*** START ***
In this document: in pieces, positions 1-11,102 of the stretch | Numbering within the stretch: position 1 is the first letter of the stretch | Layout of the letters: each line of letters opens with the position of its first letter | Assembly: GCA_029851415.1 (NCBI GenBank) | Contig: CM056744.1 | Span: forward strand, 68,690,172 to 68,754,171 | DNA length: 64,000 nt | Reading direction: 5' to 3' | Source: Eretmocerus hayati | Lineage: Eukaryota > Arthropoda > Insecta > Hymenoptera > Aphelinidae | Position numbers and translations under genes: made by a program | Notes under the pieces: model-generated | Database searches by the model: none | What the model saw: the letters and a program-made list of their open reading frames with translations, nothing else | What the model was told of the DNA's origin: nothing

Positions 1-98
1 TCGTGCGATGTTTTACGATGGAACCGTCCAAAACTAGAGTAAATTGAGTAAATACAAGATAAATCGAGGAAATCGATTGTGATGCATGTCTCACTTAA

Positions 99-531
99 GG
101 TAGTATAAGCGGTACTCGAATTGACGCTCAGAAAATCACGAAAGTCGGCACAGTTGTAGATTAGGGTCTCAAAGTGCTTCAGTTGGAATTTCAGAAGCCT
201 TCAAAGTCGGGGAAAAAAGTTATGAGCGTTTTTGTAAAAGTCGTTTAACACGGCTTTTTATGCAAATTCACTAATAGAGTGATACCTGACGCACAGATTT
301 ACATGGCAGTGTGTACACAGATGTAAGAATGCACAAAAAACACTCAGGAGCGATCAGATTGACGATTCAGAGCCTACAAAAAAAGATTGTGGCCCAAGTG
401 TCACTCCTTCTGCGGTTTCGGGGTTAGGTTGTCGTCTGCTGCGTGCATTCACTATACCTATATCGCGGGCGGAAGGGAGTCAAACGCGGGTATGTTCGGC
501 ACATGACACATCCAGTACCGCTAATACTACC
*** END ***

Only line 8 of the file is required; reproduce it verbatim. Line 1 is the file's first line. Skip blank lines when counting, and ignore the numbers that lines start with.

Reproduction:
301 ACATGGCAGTGTGTACACAGATGTAAGAATGCACAAAAAACACTCAGGAGCGATCAGATTGACGATTCAGAGCCTACAAAAAAAGATTGTGGCCCAAGTG